• 29 June 2015
    8 Comments

    This week sees the new budget allocations for Aboriginal communities take effect, with deep soul-destroying cuts being spun as 'advancement'. They reflect a redefinition of reality faced by many Australians, with indigenous people unsure how they have benefited from the Tony Abbott declaring himself the Minister for Aboriginal Affairs and putting the Indigenous Affairs Office within his own Department. 

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  • AUSTRALIA

    Justice delayed is justice denied for intellectually disabled workers

    • Matthew Dimmock
    • 15 June 2015
    7 Comments

    Of all the vulnerable groups in Australia today, people with intellectual disability are surely up there with the most vulnerable and susceptible to abuse and exploitation. They are paid as low as 99 cents per hour. The Human Rights Commission has granted the Federal Government's request to delay reform for a further four months because the government says the the ending of discrimination must proceed in an 'orderly manner...to provide reassurance'.

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  • AUSTRALIA

    Finding an antidote to populism

    • Andrew Hamilton
    • 14 June 2015
    12 Comments

    In ancient Greece the relative merits of autocracy, oligarchy and democracy as a framework for wise governance were widely discussed. But the dreaded elephant in the room was always ochlocracy — mob rule. Populism has shades of the triumph of the mob over the wisdom that, say, a philosopher king might provide. The development of representative democracy can be seen as the simultaneous taming and incorporation of the mob into governance.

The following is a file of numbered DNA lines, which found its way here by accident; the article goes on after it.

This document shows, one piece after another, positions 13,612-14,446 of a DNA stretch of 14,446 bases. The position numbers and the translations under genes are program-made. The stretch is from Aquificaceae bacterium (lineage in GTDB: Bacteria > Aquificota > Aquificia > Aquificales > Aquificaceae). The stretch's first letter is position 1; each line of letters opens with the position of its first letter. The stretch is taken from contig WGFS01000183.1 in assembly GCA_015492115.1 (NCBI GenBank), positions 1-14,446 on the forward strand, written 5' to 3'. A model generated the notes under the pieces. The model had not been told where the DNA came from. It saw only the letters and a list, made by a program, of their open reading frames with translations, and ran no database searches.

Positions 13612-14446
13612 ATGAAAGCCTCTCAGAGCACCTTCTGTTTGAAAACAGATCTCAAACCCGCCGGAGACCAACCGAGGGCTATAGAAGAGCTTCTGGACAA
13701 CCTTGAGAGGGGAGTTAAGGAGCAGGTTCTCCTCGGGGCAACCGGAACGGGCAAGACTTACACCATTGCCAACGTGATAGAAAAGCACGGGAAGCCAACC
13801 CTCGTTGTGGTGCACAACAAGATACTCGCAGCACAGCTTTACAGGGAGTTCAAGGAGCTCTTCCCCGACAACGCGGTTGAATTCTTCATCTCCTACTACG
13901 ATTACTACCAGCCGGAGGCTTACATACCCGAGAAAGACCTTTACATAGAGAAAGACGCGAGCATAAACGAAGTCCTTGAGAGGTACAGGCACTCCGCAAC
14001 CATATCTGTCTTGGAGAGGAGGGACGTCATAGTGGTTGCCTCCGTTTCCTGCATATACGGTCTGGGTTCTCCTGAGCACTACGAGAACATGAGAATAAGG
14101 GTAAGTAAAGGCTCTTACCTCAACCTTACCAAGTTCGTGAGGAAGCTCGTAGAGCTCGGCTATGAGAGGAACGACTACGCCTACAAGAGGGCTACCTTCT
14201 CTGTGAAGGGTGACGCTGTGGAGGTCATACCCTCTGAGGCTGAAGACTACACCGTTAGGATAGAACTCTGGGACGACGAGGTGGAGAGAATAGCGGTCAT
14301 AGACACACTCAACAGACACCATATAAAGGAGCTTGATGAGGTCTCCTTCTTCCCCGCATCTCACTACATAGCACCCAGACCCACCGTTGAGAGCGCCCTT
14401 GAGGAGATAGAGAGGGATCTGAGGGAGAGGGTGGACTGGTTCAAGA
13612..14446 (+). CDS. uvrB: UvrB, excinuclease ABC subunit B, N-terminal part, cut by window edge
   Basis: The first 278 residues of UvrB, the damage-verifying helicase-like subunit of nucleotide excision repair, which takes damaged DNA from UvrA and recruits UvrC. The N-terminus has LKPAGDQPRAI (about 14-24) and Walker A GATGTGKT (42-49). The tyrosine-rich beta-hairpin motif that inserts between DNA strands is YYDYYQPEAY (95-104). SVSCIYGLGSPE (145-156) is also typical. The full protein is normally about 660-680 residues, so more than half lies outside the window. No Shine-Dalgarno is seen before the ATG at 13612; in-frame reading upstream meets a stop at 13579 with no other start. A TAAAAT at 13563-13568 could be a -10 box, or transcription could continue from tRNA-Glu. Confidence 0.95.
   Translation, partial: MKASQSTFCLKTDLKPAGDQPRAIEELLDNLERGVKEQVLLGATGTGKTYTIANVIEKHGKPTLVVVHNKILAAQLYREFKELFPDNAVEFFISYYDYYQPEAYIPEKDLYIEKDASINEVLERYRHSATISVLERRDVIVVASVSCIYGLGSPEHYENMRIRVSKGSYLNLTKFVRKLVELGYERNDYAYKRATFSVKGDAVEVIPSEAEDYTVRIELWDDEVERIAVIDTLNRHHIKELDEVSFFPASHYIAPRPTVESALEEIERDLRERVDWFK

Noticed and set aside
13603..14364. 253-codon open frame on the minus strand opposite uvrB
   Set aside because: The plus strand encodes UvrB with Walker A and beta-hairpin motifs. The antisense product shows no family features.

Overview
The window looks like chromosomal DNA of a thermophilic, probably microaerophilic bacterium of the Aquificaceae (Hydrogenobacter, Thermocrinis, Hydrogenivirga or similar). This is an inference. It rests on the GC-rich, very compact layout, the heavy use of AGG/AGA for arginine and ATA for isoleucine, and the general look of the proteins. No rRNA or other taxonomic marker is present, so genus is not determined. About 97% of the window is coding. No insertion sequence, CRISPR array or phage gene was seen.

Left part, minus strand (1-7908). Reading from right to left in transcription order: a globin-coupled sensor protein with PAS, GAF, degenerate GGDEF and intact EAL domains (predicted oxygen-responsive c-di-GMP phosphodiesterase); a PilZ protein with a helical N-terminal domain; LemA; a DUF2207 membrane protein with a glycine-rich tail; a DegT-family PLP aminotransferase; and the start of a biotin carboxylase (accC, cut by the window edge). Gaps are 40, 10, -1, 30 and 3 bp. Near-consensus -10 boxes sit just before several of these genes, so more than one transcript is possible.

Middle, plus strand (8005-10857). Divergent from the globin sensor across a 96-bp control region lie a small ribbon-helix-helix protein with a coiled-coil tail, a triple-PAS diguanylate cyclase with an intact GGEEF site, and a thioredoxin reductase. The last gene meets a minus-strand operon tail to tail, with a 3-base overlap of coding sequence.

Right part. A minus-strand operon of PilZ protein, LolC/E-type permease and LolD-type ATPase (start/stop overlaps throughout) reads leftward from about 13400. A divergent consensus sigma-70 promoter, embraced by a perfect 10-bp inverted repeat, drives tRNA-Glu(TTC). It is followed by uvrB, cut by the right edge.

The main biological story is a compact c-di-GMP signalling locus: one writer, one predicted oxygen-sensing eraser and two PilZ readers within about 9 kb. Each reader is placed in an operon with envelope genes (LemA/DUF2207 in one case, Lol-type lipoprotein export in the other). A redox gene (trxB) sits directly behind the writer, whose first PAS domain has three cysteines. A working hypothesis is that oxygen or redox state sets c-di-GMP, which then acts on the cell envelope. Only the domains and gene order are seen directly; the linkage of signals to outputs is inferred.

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  • AUSTRALIA

    PM's super pitch needs solid policy foundation

    • Michael Mullins
    • 24 May 2015
    1 Comment

    Tony Abbott has warned voters that Bill Shorten has his eye on their retirement savings. He once praised the Nationals' Barnaby Joyce as a 'uniquely gifted retail politician'. But more attention to wholesaling - i.e. policy resources - would help to get both pensions and super concessions on to a more sustainable footing.

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  • AUSTRALIA

    Neoliberal economics can't care for the disadvantaged

    • Paul Jensen
    • 21 May 2015
    9 Comments

    Neoliberal economics underlies the recent Federal Budget and the major parties’ welfare policies. It proclaims the end of the age of entitlement and speaks of small government, as it embraces the privatisation of 'service delivery'. Faith based organisations are involved as agencies of the government, often forced to impose punitive measures rather than the promise of the 'carrot' that is their purpose. 

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  • AUSTRALIA

    Joe Hockey's 'better bang' foreign aid cut delusion

    • Michael Mullins
    • 17 May 2015
    38 Comments

    As a nation, we have demonstrated to the world that we have no shame when it comes to the treatment of asylum seekers. Now it's as if the aid cuts are being worn as a badge of honour. Joe Hockey talks about the 'targeted outcomes' philosophy of the cuts, 'build[iing] the prosperity and assist[ing] with poverty alleviation in our region', in order to get 'better bang for our buck in foreign aid'. But leading aid economist Stephen Howse argues the opposite.